Some previous experience of Infectious Disease, GUM or Tropical Medicine is an advantage, but not essential. A Diploma in Tropical Medicine & Hygiene (or other further degree) is also seen as an advantage, as is research experience.
The unit is active in clinical research, supported by several research nurses. We actively encourage and promote research and the undertaking of higher degrees. Recent former trainees have undertaken higher degrees in Peru, Uganda and South Africa as well as the UK. We have close links to PHE Porton, the Universities of Manchester and Liverpool, the Liverpool and London Schools of Tropical Medicine, other UK Infection Units, Wellcome Research Unit in Vietnam etc. The Unit has recently been commended by Dame Sally Davies for recruitment to commercial research studies. Also, at the Greater Manchester Research Awards, the Unit was awarded the Research Team of the Year award in 2013 and Investigator of the Year in 2015. The Unit also received the Trust Patient Safety award in 2015 for work on preparing for the Ebola outbreak in West Africa.
The unit is active in clinical research, supported by a cadre of research nurses, and trainees are encouraged to participate in this area and develop their own interests. The majority of our trainees have been successful in competing for Wellcome Trust or other training fellowships, completing their PhDs as part of this. We encourage periods out of programme for research, many of these through our partnership links with the Wellcome Trust Liverpool Glasgow Centre for Global Health Research in Blantyre, Malawi. Former trainees have taken up opportunities for clinical and research training through our networks in Sri Lanka, Vietnam, India, Uganda, Kenya and South Africa. Similar opportunities continue to be available. There is flexible and frequent involvement of consultant colleagues from the local academic institutes including the Liverpool School of Tropical Medicine and two Institutes within the University of Liverpool; the Institute of Translational Medicine and the Institute of Infection & Global Health.
Annual Review of Competence Progression (ARCP)
An ARCP (Annual Review of Competence Progression) will take place for all trainees (including LTFT trainees) at least once per calendar year. For most trainees this will take place in June/July. However, some trainees may have their ARCP in December/January. Ad-hoc ARCPs may take place at other times of the year as required. The ARCP outcome will be decided at an ARCP assessment panel at which the trainee will not be present. Therefore, all evidence must be on their JRCPTB ePortfolio before the date of the ARCP assessment panel. The TPD (Training Programme Director) may ask that evidence is ready 2 weeks in advance of the ARCP assessment panel. Trainees will not normally attend the ARCP assessment panel, however the TPD may ask you to attend for an Educational Meeting which will take place after the Panel have decided the ARCP outcome. Trainees issued an unsatisfactory outcome (Outcome 2, 3, 4 or 5) must attend the ARCP feedback panel to discuss the outcome and objectives for the next period of training.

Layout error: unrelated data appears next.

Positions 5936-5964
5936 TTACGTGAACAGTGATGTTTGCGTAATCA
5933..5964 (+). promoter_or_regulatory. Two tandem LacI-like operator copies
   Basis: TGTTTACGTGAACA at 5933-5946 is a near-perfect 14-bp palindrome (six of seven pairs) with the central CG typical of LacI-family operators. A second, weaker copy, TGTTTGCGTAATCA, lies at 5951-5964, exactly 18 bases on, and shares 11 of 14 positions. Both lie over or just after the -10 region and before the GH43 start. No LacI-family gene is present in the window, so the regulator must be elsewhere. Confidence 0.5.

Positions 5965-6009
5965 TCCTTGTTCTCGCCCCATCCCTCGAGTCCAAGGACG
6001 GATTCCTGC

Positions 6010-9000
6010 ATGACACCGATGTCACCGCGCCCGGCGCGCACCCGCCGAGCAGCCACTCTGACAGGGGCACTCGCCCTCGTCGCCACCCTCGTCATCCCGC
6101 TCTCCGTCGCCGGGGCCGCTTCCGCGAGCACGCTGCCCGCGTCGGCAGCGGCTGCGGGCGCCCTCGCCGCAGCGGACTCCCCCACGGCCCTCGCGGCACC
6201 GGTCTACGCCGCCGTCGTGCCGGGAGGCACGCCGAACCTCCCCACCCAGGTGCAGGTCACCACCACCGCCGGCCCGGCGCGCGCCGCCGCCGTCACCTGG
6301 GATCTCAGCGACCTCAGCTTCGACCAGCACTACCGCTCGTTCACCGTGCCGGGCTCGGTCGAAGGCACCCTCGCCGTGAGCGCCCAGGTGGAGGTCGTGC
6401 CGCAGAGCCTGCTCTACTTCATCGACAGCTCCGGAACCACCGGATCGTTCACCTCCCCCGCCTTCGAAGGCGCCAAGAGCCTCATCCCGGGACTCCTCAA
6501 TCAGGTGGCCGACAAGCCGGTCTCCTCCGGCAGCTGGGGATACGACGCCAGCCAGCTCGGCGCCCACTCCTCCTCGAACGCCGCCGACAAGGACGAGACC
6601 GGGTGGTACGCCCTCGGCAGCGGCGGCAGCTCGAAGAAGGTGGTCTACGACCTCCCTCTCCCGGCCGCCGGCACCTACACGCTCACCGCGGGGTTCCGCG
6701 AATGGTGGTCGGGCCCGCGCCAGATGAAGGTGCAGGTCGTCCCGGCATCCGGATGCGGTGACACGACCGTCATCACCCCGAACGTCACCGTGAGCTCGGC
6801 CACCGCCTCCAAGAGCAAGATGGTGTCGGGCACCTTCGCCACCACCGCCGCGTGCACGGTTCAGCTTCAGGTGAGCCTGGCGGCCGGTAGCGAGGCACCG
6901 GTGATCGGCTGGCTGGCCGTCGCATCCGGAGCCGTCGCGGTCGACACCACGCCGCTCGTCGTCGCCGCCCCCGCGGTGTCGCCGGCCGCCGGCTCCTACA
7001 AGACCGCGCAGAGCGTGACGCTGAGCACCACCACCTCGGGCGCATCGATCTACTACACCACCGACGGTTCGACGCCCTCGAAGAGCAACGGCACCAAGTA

NHS Health Education England: www.healthcareers.nhs.uk/
Medical careers: www.healthcareers.nhs.uk/about/careers-medicine
Infectious diseases: www.healthcareers.nhs.uk/explore-roles/medicine/infectious-diseases
Tropical medicine: www.healthcareers.nhs.uk/explore-roles/medicine/tropical-medicine
Medical Microbiology and Virology: www.healthcareers.nhs.uk/explore-roles/pathology/microbiology-and-virology-doctor
General Internal Medicine (GIM): www.healthcareers.nhs.uk/explore-roles/medicine/general-internal-medicine
Last updated 30/07/2019